Reply
Sarah

Thank you for this wonderful article! I will be sharing it with some of the parents of teenagers I am currently treating (I’m a therapist) who don’t understand the effect their yelling and name calling are having on their teenagers…which of course is why they send them to me to “fix” because they are acting out at school and on their siblings. It is difficult to change a paradigm that “children are to be seen and not heard” since the parents were raised that way or raised by abusive parents themselves….but I’m trying!

Reply
Sue F

A great article Karen! I was one of 5 kids back in the 50’s and 60’s and punishment was metered out with the wooden spoon! There was lots of rebelliousness in our teen years and most of us had left home by the time we were 20. I don’t think mum had time for sitting down and going through our problems and dad usually left the discipline down to mum. Definitely not a good mix and has caused long lasting problems in what I would term a very dysfunctional family.

Reply
Gabby

Wow fantastic article – I noticed a few years ago my oldest son (15) shut down when he was being yelled at – it took time and lots of counting to ten but now I rarely yell – when I do it’s mainly around my children’s lack of picking up after themselves!!

Reply
Sheila

Great article and great reminder. I was raised that children should be seen and not heard and it took a very long time to get to feel good about myself so I understand the struggle as a parent to not repeat the parenting errors that we were exposed to. Breaking the cycle makes all the difference and it is up to us to do that. We are not perfect and teenagers are like mosquitoes sometimes … just here to test our patience.

Reply
Hey Sigmund

Thanks Sheila. Yes, absolutely – breaking the cycle is massive and makes a difference not just for the current generation, but the ones that come after. Thankfully we have so much more information available to us now about what works and what doesn’t.

Reply

Leave a Reply

Your email address will not be published. Required fields are marked *

Follow Hey Sigmund on Instagram

When things feel hard or the world feels big, children will be looking to their important adults for signs of safety. They will be asking, ‘Do you think I'm safe?' 'Do you think I can do this?' With everything in us, we have to send the message, ‘Yes! Yes love, this is hard and you are safe. You can do hard things.'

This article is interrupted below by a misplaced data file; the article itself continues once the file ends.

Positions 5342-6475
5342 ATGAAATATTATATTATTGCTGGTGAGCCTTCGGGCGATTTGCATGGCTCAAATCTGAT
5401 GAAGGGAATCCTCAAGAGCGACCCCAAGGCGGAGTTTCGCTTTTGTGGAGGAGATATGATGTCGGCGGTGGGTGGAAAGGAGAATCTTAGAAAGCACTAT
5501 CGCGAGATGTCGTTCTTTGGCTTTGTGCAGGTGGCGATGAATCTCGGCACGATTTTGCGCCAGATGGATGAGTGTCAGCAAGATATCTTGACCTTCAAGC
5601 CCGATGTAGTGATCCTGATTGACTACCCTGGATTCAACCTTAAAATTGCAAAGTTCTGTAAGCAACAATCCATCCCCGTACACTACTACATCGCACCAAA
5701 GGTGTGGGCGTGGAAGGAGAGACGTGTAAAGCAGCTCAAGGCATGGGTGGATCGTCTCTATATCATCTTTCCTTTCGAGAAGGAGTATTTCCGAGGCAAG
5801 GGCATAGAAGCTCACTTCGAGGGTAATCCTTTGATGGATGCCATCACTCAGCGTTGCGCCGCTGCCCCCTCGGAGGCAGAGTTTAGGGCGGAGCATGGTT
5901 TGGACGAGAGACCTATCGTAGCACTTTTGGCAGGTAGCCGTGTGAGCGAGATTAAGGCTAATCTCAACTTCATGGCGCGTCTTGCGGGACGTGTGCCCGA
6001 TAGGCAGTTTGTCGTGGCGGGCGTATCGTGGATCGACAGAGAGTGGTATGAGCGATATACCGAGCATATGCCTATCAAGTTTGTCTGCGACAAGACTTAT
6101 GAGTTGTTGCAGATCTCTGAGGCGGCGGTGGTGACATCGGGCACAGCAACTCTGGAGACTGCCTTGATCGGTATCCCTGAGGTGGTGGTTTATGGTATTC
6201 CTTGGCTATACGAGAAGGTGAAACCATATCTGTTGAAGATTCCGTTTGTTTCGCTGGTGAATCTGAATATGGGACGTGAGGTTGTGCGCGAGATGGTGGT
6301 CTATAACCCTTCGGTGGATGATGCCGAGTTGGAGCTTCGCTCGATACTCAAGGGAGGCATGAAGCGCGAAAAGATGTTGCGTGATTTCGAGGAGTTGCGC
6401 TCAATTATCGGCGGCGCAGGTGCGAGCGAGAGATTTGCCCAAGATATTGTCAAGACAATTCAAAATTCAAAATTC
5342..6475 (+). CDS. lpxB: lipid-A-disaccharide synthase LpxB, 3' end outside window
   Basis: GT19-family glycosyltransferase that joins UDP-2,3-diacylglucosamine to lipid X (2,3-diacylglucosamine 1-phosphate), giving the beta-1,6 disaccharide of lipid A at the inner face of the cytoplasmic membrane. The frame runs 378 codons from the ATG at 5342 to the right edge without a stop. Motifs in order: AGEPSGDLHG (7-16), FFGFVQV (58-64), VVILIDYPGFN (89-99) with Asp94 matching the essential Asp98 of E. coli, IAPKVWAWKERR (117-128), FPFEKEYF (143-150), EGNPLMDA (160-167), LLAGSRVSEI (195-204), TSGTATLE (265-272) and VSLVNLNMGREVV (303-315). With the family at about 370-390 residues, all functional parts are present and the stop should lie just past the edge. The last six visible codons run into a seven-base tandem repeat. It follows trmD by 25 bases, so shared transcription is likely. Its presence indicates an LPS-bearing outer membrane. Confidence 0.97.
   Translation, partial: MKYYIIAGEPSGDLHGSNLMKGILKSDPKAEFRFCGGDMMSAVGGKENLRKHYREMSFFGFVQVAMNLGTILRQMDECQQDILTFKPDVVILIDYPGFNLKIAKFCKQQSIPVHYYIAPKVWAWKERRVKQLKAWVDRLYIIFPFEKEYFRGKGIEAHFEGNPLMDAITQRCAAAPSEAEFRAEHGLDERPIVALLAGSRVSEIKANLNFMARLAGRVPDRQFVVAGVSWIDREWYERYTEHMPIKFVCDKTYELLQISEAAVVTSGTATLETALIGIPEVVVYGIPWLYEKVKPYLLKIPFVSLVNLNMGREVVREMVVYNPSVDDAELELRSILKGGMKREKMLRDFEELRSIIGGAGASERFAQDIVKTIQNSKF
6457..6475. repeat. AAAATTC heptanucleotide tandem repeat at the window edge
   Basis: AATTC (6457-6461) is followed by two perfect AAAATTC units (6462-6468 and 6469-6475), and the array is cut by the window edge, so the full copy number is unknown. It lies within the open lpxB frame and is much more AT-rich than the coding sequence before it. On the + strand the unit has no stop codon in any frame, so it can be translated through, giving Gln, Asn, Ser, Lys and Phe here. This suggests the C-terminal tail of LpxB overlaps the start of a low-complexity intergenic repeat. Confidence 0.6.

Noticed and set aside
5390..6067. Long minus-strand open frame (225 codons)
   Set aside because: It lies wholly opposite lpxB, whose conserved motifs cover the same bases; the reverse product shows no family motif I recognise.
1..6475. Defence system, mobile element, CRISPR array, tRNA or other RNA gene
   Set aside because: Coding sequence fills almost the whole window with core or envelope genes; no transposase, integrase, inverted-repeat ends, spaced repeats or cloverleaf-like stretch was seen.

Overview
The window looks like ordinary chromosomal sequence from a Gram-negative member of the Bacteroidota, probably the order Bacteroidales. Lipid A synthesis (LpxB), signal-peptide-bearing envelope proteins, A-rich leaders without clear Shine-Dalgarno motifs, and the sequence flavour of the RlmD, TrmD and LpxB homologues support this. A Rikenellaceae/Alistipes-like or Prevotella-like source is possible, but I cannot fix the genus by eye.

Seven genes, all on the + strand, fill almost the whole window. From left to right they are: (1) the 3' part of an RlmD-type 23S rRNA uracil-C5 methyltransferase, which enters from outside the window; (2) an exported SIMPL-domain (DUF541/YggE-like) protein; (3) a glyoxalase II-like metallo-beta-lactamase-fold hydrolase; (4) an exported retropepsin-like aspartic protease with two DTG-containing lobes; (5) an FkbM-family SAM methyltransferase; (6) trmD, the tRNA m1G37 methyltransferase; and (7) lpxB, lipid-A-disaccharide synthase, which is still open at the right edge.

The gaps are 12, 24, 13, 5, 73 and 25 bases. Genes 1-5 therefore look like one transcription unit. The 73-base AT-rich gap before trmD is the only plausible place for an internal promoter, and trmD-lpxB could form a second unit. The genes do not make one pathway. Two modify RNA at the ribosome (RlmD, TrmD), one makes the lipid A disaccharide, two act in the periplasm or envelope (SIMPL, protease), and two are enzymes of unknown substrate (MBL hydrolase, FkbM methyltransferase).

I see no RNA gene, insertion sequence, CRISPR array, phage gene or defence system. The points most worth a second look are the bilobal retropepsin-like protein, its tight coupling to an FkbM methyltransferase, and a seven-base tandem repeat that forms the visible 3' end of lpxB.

Even if we believe they are up to the challenge, it can be difficult to communicate this with absolute confidence. We love them, and when they're distressed, we're going to feel it. Inadvertently, we can align with their fear and send signals of danger, especially through nonverbals. 

What they need is for us to align with their 'brave' - that part of them that wants to do hard things and has the courage to do them. It might be small but it will be there. Like a muscle, courage strengthens with use - little by little, but the potential is always there.

First, let them feel you inside their world, not outside of it. This lets their anxious brain know that support is here - that you see what they see and you get it. This happens through validation. It doesn't mean you agree. It means that you see what they see, and feel what they feel. Meet the intensity of their emotion, so they can feel you with them. It can come off as insincere if your nonverbals are overly calm in the face of their distress. (Think a zen-like low, monotone voice and neutral face - both can be read as threat by an anxious brain). Try:

'This is big for you isn't it!' 
'It's awful having to do things you haven't done before. What you are feeling makes so much sense. I'd feel the same!

Once they really feel you there with them, then they can trust what comes next, which is your felt belief that they will be safe, and that they can do hard things. 

Even if things don't go to plan, you know they will cope. This can be hard, especially because it is so easy to 'catch' their anxiety. When it feels like anxiety is drawing you both in, take a moment, breathe, and ask, 'Do I believe in them, or their anxiety?' Let your answer guide you, because you know your young one was built for big, beautiful things. It's in them. Anxiety is part of their move towards brave, not the end of it.
Sometimes we all just need space to talk to someone who will listen without giving advice, or problem solving, or lecturing. Someone who will let us talk, and who can handle our experiences and words and feelings without having to smooth out the wrinkles or tidy the frayed edges. 

Our kids need this too, but as their important adults, it can be hard to hush without needing to fix things, or gather up their experience and bundle it into a learning that will grow them. We do this because we love them, but it can also mean that they choose not to let us in for the wrong reasons. 

We can’t help them if we don’t know what’s happening in their world, and entry will be on their terms - even more as they get older. As they grow, they won’t trust us with the big things if we don’t give them the opportunity to learn that we can handle the little things (which might feel seismic to them). They won’t let us in to their world unless we make it safe for them to.